Saudi Arabia evolves into a global petrochemicals hub
Capital investment in hydrocarbon sub-sectors in the Kingdom of Saudi Arabia is slated to reach $94.4 billion in the years 2004-2009 according to Dr. Abdulwahab AlSadoun, the Director General of the Energy Sector at the Saudi Arabian General Investment Authority (SAGIA).
Dr. ِِAlSadoun illustrated Saudi Arabia’s emerging strength as a global hub for petrochemicals at the ISF Petrochemicals Forum held recently in London. Spearheading the Kingdom’s investment strategy, SAGIA continues to drive reforms and developments to create the enabling environment for investments in the energy sector and its value chain.
Saudi Arabia’s petrochemicals industry continues to grow at a consistent and exponential pace accounting for 7% of the global supply for basic and intermediary petrochemical products.
The Kingdom’s strong infrastructure, significant cost advantage due to lower average variable and fixed cost and the competitive and fixed natural gas prices render it an attractive destination for investments in crackers of Olefins and derivatives. Moreover, SAGIA’s energy strategy promotes diversification into downstream and the development of export-oriented plastic conversion industries resulting in further opportunities.
Strategic foresight on the part of the Kingdom’s leadership has resulted in a winning formula in petrochemical investments exemplified by Jubail and Yanbu industrial cities, and the building of a gas network by Saudi Aramco which formed the backbone of SABIC’s petrochemical industrial plants. From the start-up of Ar-razi Methanol Plant in 1983 to the liberalization of the upstream petrochemicals sector in 1995, to the shift to refinery integration through PetroRabigh, Saudi Arabia has strategically guided the evolution of its petrochemical industry.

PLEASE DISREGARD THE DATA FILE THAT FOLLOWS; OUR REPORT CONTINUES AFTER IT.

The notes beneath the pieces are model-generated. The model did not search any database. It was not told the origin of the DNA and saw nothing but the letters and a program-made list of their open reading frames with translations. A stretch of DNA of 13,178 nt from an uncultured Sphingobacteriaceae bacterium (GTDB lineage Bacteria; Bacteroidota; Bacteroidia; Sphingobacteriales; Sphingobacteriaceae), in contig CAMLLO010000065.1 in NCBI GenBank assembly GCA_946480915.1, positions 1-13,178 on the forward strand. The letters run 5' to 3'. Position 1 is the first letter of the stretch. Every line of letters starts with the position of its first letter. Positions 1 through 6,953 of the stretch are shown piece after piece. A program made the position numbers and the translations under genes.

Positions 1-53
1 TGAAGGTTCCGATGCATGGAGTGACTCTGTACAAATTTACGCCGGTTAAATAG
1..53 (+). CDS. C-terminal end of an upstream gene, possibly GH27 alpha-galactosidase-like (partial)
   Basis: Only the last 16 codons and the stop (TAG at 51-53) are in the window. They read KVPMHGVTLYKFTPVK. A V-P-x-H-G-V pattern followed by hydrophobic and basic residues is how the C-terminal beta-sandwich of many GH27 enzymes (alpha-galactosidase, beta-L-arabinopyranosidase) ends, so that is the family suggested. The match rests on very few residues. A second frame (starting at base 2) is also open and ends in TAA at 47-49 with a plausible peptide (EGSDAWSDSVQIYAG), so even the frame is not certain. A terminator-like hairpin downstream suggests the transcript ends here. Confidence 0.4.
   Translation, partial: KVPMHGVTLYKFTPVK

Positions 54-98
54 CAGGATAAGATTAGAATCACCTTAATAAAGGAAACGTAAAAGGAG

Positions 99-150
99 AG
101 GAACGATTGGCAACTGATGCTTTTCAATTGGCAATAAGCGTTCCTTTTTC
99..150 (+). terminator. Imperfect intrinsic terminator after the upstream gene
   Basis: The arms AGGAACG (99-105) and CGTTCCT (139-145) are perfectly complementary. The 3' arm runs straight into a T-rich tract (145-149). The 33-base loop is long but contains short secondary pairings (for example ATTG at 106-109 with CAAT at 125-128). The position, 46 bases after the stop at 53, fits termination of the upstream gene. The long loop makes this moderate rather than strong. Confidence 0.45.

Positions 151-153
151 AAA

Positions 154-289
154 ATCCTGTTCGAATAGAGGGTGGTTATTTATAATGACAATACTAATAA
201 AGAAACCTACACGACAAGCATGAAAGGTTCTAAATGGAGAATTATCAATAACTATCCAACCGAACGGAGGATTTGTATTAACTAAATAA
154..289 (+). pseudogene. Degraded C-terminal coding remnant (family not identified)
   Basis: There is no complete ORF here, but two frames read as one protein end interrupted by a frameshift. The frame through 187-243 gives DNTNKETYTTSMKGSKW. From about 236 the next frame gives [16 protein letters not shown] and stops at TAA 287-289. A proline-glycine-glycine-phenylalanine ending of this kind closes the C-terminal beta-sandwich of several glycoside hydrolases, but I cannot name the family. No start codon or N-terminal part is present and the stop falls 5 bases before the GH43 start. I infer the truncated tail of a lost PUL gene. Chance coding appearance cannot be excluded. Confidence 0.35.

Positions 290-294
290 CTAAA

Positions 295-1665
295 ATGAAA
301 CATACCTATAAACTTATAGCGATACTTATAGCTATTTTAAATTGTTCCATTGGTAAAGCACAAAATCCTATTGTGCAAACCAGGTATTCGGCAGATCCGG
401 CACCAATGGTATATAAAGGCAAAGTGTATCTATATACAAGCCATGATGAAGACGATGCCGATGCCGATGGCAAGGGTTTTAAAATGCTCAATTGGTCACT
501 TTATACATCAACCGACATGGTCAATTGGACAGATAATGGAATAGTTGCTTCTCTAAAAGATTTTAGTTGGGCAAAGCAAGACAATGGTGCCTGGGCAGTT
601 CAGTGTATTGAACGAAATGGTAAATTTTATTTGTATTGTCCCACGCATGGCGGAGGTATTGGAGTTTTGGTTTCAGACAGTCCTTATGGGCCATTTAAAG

The industry’s success story and investor’s confidence is mirrrored by the large investment commitments made by global names over the last few years via joint ventures and expansions. Over 70% of the first wave of projects in 2004 came in the form of joint ventures with ExxonMobil, Shell and Mitsubishi followed by newcomers Chevron Phillips, Sumitomo, Basell and Acetex. Furthermore, 2004 alone saw the production of over 34 million tons of petrochemicals by 15 industrial plants.
Examining the industry’s growth pattern, Saudi Arabia’s share of petrochemicals will represent about 13% of world capacity by 2009. Of the 59 petrochemicals projects in hydrocarbon sub-sectors, 74% are green field projects.
As SAGIA continues to promote the exploitation of the energy advantage and the petrochemical industry’s center of gravity moves towards best cost area, Saudi Arabia gears up to be the world’s first choice for petrochemicals and production as well as the best choice for investment in the sector.
© 2005 Al Bawaba (www.albawaba.com)
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